“I’ve heard many companies saying that they can generate more money with mobile programs but they do not have any control [over] the content nor over the way in which their customers are treated,” Kreul notes. “So they accept the fact they will generate less money, rather than damage their brand.”
He explained why sometimes, less money is more.
“Usually you will generate more money if you keep another partner (the mobile affiliate program) out of the loop and work directly with the mobile billing companies. The percentage for you should be higher, right?” Kreul asks, stating that the payout percentage you would receive directly from the biller is indeed higher, but profitability may be less because you may not be in a position to do proper tests. “Every carrier has different rules and they tend to change these rules on a regular basis, so you will be completely dependent upon your mobile biller.”
This reliance on mobile billing companies may be understandable when they claim to charge mobile consumers in 60 countries or more, but Kreul says that having this basic capability is simply not enough.
“Yes, maybe they support 60 countries, but the conversion and user experience is so poor since they have the same problems as you have,” Kreul explains. “They are not based in each country to do proper testing or implementing new rules by the carriers in time, [while suggesting] they offer a mobile billing solution while in reality they offer SMS billing, which offers a terrible user experience. My advice is to talk to local mobile billing companies and ask them where they have offices, how they are testing and much more,” Kreul added. “It is not about the number of countries someone can charge users in; it’s about how professionally they can do it.”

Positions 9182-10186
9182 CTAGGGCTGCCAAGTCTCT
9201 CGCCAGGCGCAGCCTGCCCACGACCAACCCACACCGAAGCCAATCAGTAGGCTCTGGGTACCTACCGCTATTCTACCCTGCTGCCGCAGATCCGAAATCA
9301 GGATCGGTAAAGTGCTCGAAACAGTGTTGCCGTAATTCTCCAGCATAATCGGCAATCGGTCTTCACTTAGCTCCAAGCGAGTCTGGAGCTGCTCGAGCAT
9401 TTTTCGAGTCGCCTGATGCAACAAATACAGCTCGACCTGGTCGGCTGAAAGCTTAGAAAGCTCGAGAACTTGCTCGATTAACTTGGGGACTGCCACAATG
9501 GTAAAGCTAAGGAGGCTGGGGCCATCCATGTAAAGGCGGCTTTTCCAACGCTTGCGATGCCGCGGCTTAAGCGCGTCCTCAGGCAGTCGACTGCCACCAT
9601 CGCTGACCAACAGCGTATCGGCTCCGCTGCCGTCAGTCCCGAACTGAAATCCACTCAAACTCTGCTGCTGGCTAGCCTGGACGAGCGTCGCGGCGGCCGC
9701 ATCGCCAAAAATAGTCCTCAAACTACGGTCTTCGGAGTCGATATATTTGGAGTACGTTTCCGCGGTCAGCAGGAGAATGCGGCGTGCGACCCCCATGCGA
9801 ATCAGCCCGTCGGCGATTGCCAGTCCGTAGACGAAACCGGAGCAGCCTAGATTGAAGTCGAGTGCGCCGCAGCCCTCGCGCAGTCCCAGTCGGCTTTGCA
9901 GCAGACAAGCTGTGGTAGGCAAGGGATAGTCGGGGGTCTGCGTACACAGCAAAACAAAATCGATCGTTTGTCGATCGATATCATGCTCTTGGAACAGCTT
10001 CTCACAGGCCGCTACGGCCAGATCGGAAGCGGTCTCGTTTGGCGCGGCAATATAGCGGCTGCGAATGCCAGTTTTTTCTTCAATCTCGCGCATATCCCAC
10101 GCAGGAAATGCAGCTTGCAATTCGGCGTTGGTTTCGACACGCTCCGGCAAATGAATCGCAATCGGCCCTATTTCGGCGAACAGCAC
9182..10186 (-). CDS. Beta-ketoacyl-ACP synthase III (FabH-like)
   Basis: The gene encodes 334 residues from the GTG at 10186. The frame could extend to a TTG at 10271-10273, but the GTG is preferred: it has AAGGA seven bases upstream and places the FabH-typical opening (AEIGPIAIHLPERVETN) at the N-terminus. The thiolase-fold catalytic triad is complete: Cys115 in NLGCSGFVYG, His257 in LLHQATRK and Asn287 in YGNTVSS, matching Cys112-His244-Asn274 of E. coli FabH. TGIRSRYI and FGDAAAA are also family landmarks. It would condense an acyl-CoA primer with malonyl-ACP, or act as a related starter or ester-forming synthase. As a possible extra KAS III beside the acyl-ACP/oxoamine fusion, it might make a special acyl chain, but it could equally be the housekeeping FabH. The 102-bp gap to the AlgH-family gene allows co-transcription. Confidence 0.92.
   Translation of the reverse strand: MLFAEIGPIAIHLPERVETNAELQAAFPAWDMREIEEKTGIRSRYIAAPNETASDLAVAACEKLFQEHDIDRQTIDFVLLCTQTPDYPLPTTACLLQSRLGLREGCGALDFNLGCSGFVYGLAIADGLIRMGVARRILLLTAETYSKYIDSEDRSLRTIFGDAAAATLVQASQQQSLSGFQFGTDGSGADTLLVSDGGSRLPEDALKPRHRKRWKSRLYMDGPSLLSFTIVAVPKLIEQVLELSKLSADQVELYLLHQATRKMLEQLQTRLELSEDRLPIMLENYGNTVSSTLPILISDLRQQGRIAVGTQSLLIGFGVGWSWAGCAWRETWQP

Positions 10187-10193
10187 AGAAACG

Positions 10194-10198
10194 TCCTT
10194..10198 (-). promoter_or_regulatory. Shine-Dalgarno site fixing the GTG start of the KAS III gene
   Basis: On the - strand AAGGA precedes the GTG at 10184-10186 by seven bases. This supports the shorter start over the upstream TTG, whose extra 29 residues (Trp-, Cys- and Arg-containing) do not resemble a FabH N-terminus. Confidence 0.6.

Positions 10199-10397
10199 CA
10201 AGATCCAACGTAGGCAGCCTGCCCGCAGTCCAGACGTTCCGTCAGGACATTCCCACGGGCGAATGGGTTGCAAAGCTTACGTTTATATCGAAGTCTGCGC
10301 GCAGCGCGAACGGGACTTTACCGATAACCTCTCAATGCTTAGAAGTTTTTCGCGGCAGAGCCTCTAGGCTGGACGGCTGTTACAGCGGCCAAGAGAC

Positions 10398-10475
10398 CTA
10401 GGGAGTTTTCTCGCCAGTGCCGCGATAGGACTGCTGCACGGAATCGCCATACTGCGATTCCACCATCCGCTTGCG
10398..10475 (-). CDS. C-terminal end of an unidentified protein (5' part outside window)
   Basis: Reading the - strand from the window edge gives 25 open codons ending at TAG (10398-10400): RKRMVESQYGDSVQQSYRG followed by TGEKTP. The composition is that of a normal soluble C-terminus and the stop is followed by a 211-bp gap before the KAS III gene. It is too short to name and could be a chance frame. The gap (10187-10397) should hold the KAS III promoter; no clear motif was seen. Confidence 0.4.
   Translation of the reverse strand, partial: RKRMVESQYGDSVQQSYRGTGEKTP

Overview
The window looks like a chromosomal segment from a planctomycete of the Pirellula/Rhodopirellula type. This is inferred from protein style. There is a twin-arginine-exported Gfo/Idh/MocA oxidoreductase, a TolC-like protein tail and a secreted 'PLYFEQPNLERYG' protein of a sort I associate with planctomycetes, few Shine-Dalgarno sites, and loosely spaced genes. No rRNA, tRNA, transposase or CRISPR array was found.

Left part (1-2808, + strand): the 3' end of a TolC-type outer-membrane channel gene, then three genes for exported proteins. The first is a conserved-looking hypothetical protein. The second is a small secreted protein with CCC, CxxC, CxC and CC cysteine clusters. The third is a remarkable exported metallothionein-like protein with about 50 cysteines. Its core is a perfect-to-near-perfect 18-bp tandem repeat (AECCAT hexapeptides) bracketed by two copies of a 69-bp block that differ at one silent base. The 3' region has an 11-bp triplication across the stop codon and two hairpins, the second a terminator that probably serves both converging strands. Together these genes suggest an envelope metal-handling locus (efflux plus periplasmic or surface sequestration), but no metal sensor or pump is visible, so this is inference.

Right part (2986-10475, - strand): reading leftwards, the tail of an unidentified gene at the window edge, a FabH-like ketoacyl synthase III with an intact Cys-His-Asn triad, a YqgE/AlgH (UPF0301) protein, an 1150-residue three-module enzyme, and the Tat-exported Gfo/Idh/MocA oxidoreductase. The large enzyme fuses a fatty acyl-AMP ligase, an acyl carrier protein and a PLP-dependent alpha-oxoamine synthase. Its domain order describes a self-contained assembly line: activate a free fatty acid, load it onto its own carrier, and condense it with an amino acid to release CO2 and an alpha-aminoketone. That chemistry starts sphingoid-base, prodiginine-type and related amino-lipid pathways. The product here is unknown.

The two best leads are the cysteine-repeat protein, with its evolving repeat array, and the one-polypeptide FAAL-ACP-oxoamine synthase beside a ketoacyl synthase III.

Regarding one technology that many observers consider to be the future of personal computing, mobile or otherwise, Kreul has seemingly surprising outlook; telling XBIZ that he intentionally skipped the topic of tablets during his most recent mobile seminar panels, which has people asking him why he is not discussing these increasingly popular devices.
The reason for this is simple and supported by many of today’s mobile experts, he says:
“The mobile industry doesn’t consider tablets to be mobile devices,” Kreul said. “They recommend treating tablet users like desktop users.”